Since then there have been many visits, phone calls and e-mails. They even provided him with a camera with which to document his summer vacation in the USA. He, along with 11 other children have been chosen for this honorable project. Until production is completed I can offer you this teaser:

Click Here For Teaser

As part of the project they provided him with art supplies and requested he draw some vehicles for the episode.

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Several months have transpired since production of Niños Inmigrantes began. Yesterday’s component involved a 12 hour shoot in my home. The neighborhood kids, gardeners, nannies and even the community guard were excited about the hubbub. I saw it as an opportunity to reach out to my Chilean neighbors, whom are very private. I had no trouble bringing the kids in to have a look, but their parents were another story. I did actually have to take two lovely mommies by the arm and “drag” them in. I convinced them that they were not imposing by saying that everybody else in the world seemed to be in my home, why not them?

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The filming concluded with a camping scene in our backyard. I watched as Chilenos tried and failed for the longest time to start a fire. I, being the tactless expat that I am, poked fun at them. They are after all master “Parilleros”. Grilling is to Chileans as baking is to Martha Stewart. Eventually, after handing them a ball of newspaper to light underneath their visually appealing firewood the flames grew and the director called “Action!” Now I have a large circular patch of scorched earth in my yard with which to commemorate this occasion.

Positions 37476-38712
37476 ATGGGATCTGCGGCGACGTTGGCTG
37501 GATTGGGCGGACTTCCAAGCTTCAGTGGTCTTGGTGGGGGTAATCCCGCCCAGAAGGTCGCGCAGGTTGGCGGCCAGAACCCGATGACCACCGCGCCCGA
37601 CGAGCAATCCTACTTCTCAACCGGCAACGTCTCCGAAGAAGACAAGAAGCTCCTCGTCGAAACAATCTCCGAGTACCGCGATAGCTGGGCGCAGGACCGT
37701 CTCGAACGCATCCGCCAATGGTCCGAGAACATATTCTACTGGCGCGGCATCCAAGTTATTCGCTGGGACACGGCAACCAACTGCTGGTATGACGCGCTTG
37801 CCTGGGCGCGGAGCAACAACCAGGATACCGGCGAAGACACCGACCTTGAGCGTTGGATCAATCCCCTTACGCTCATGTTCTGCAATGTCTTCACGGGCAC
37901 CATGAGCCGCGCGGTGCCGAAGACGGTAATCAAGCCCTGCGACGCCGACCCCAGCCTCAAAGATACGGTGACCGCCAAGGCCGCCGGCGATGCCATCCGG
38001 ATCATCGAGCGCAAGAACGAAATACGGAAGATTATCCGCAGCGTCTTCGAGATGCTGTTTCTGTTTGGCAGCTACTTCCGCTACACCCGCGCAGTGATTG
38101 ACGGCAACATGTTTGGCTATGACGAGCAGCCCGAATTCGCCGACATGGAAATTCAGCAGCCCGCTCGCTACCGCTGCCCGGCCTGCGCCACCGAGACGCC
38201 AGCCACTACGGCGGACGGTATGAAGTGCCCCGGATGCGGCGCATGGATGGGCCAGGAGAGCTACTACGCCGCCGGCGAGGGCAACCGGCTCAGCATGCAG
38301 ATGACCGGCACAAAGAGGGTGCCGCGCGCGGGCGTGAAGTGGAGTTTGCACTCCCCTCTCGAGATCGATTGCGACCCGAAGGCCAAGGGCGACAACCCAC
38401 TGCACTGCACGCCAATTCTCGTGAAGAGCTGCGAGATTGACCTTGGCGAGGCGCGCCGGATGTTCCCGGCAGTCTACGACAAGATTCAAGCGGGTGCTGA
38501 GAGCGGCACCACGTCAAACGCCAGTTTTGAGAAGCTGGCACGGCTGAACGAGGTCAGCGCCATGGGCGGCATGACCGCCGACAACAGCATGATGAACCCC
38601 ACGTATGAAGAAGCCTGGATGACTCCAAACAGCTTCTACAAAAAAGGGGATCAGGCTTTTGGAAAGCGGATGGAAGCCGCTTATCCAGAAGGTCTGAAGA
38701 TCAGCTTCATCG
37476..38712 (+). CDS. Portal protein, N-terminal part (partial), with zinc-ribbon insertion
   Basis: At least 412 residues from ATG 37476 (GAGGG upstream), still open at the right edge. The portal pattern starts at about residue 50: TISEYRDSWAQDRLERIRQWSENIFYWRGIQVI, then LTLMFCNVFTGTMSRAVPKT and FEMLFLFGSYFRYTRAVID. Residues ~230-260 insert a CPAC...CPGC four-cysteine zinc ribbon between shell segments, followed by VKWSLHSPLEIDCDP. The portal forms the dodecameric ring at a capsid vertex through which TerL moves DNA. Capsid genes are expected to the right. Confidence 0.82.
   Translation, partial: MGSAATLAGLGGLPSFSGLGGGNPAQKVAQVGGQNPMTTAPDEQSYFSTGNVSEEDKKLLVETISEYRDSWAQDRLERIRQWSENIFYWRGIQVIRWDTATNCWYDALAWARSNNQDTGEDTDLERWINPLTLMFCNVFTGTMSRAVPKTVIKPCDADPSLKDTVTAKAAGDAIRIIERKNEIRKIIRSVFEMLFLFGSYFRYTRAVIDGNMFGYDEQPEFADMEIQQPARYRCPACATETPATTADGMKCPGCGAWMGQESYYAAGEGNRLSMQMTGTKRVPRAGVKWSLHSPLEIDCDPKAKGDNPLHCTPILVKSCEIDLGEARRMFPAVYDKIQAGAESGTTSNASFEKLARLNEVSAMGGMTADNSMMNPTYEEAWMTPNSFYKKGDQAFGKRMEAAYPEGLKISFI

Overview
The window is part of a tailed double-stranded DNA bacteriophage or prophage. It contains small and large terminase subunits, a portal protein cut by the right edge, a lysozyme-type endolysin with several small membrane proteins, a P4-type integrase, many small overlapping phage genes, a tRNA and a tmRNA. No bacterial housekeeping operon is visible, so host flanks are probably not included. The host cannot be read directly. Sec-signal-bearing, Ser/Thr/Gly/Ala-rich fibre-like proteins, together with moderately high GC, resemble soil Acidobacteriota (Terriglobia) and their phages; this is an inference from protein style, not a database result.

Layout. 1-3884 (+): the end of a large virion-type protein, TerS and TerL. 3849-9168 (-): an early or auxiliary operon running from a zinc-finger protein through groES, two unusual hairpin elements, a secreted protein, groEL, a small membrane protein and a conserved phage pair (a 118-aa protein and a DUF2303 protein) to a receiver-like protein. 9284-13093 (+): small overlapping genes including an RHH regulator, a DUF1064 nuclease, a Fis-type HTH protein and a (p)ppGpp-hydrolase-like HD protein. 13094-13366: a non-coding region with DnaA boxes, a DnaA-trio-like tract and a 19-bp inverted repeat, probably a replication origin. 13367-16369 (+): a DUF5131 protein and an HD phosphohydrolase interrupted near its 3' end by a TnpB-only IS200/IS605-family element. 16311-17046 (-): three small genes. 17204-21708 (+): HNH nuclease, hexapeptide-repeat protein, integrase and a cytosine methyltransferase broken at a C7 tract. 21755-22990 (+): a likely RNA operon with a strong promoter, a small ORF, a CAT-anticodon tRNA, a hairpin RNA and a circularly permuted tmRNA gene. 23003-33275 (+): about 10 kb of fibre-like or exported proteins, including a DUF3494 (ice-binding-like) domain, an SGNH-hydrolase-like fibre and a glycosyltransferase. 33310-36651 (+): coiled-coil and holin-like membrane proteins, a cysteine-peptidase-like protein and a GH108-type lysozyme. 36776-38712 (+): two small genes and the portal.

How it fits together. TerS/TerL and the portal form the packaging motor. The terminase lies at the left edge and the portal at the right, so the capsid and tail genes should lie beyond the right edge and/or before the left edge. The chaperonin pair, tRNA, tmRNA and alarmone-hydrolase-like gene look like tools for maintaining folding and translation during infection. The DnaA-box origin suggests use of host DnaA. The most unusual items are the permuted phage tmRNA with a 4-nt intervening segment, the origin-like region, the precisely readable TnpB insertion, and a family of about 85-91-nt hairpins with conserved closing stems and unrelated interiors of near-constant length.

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The producers told me that they originally envisioned a series focusing on children from neighboring Latin American countries and yet were pleasantly surprised to find that people from all over the world were moving to Chile “Even Greece!” they kept telling me. I look forward to meeting the other families participating in this project and learning from their experiences as well. That of course is another episode, stay tuned.

6 thoughts on “Immigrant Children In Chile: The USA Episode

  1. They called us over this week and handed him a camera. This same type of camera I bought myself as a 10 year wedding anniversary gift. They lent it to him and will direct him via e-mails on what to film in the USA. Screen credit – 11 year old. Oh Lordy!

  2. Hi, Gringadchicureo-
    Stumbled across your blog as we contemplate a move to Chile. . .a move back for my Chilean husband and a new phase in life for me and our youngest, now 12. I really appreciate your insights re: salad bowl (or mosaic as I’ve also heard it) v. melting pot on the adult side of an expat childhood.